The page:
As technology advances, the cost of data storage tends to decrease. Consequently, it sometimes seems as though it might be easier and more cost-effective to simply add more storage as needed rather than to define and implement a data retention policy. However, there are a number of reasons why retaining data indefinitely is a bad idea.
Data Storage Costs Continue to Fall
First, while storage costs continue to fall, it is still more expensive to store data than to delete it. Second, as data volume increases, system performance tends to decrease. And finally, the more data you retain (especially if any of it is customer data), the greater your liability, as you are required to protect the information in your possession from unauthorized access.
Data Retention Policy Tips
Similarly, there are many legal reasons why deleting data too soon is ill-advised. Consequently, it is important to have a well-reasoned and well-executed data retention policy as part of your overall enterprise resource planning (ERP) efforts. Here are some tips for defining and implementing yours:
- Be clear on whose responsibility it is to enforce your policy, and ensure that they have the time and the tools for doing so. In some ways, it’s better to have no policy than one that is sporadically and unevenly applied.
- Consider both comprehensiveness and manageability, and seek to find the right balance. It may be impossible to create a data retention policy that covers every last piece of data that your company handles, and it is probably unnecessary. As you create your policy, focus on the most critical types of data first, and continue moving down the list as far as resources will permit.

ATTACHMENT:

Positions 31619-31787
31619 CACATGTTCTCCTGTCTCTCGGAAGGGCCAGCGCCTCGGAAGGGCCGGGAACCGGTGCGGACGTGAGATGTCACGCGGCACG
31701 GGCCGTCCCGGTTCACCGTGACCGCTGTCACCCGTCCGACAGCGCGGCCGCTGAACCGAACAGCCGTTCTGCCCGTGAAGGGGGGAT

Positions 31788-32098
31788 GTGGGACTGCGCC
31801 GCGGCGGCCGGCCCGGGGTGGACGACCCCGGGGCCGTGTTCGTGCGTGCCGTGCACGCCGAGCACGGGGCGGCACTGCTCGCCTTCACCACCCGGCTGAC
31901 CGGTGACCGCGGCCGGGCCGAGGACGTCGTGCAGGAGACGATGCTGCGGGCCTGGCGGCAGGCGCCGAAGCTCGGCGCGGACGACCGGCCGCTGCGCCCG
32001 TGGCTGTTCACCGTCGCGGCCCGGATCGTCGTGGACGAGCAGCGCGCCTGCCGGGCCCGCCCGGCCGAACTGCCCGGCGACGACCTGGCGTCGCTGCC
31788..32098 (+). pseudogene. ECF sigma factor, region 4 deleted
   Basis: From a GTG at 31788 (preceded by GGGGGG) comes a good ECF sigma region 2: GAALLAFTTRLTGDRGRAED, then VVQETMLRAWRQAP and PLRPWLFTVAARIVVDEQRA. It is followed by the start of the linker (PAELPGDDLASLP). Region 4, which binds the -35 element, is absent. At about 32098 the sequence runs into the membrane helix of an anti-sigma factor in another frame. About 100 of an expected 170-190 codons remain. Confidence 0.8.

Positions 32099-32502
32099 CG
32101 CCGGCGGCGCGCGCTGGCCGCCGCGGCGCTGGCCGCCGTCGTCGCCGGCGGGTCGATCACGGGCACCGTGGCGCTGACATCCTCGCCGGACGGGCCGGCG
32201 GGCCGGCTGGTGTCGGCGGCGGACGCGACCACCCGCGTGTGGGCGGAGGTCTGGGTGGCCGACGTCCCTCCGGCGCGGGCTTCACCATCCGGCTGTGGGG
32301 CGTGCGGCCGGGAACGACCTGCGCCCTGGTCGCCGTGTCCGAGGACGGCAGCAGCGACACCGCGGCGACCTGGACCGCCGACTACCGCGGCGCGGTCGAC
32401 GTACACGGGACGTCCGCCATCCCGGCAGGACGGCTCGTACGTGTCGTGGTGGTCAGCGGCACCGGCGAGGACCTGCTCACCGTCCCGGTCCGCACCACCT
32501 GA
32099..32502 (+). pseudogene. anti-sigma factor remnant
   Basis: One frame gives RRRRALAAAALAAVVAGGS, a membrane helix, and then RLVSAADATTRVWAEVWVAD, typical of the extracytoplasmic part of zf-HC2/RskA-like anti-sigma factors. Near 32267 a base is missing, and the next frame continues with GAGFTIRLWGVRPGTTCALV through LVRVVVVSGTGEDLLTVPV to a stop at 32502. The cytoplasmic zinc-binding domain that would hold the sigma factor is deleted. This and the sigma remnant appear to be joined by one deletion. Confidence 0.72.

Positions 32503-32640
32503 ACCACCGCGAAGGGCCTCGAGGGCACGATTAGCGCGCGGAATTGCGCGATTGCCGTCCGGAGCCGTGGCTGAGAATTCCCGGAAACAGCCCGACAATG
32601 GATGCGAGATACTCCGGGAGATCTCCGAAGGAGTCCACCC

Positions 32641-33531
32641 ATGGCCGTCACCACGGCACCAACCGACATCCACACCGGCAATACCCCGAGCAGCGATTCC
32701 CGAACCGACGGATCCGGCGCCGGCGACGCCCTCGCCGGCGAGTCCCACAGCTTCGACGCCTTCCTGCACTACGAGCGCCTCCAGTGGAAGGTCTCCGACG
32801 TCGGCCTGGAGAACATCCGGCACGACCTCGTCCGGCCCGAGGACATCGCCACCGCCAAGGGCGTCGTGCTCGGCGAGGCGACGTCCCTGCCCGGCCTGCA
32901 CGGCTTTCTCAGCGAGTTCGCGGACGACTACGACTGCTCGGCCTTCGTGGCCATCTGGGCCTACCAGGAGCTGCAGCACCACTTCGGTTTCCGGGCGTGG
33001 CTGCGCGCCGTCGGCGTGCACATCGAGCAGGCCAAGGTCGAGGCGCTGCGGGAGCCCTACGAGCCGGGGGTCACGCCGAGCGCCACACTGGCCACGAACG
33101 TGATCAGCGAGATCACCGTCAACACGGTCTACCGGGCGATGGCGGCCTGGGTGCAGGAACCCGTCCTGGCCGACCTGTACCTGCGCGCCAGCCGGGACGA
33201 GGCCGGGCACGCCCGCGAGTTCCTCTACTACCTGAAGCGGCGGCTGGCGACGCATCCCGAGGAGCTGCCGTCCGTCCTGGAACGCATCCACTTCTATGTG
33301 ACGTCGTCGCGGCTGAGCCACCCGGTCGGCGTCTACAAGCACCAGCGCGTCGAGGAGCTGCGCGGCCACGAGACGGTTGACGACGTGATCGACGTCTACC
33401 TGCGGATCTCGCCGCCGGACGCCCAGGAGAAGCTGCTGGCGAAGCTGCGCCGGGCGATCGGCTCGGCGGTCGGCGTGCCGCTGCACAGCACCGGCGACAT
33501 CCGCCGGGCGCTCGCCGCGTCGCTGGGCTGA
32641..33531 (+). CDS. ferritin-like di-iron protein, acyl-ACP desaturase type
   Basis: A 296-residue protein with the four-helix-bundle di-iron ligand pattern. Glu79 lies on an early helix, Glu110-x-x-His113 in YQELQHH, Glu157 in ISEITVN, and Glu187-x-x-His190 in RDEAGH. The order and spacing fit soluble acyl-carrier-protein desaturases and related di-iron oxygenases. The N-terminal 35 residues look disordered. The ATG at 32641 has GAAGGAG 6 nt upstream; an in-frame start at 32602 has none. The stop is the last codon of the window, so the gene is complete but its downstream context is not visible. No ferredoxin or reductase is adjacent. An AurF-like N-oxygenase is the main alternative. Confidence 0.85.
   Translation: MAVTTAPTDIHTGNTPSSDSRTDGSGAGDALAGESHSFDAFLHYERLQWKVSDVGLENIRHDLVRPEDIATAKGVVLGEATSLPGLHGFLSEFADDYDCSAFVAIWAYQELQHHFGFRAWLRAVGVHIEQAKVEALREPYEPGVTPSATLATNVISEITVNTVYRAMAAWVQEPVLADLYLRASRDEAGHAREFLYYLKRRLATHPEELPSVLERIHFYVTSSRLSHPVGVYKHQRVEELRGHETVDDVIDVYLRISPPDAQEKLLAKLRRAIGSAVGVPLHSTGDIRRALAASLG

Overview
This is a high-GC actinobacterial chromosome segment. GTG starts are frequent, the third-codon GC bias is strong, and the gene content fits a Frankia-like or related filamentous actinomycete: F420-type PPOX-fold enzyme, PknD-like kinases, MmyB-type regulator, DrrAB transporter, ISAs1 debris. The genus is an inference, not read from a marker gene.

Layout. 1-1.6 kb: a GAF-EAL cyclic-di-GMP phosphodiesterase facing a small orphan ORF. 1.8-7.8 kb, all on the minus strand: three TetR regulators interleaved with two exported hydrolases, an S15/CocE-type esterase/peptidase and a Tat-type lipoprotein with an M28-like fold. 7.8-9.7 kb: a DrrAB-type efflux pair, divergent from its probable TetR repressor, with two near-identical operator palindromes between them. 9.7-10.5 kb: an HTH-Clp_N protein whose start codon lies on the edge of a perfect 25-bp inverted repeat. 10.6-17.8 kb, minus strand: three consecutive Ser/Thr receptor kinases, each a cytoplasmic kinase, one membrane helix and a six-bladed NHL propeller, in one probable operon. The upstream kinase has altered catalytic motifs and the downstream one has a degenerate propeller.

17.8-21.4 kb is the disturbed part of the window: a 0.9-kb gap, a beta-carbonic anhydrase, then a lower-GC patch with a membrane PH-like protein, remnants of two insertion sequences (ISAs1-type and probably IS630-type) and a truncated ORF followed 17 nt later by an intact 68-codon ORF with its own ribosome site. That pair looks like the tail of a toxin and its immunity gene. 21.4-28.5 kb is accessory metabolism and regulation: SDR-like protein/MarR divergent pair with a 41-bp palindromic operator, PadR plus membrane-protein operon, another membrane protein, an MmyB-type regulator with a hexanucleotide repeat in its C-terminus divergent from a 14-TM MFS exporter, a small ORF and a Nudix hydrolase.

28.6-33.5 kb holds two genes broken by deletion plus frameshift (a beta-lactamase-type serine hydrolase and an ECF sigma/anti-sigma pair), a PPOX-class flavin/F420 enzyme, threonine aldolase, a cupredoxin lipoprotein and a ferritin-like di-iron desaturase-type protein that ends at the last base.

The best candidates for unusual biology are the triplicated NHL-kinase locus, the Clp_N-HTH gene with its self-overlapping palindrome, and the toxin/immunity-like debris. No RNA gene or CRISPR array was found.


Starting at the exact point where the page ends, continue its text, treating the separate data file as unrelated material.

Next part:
- Be sure that you are well-versed in the statutory, regulatory, contractual and business requirements that affect how long your company must retain data. Failing to comply with these rules and regulations can have serious consequences, up to and including criminal penalties. It’s a good idea to get legal counsel as you craft your policy.
- Ensure that the data you are obligated to retain is covered by adequate backup processes. In all likelihood, system failures, natural disasters, etc. do not excuse you from these obligations.
- Consider implementing your data retention policy using a phased approach if possible. This will allow you to make clarifications and adjustments more easily.
- Create a document that begins by giving some context to your policy and then goes into great detail, listing every type of data your company possesses (within reason, as noted previously) and how long it is to be retained.
- Review your policy regularly and revise it as rules, regulations, and business conditions dictate.
It Takes Time and Effort
Creating and implementing a data retention policy takes a significant amount of time and effort. However, doing so delivers everything from cost savings to protection from compliance issues. And, many of the tasks involved can be automated through business process management software. If you need guidance as you develop your policy, or help putting the systems in place to manage it, give us a call.
My team and I are a close-knit group comprised of Enterprise Content Management (ECM) experts skilled in design, development, implementation and support. We take a personal interest in every project we tackle and every client we work with. I invite you to follow Buddha Logic’s LinkedIn Company page and our Twitter account or to reach out to us by email.
About the Author
Charles Weidman is the President and CTO of Buddha Logic. Charlie has over two decades of experience in the design, development and implementation of enterprise content management, business process management and enterprise resource planning solutions. He founded Buddha Logic with the idea that well-architected digital document capture and management processes are both beautifully simple and powerfully logical. Find and connect with Charlie on LinkedIn.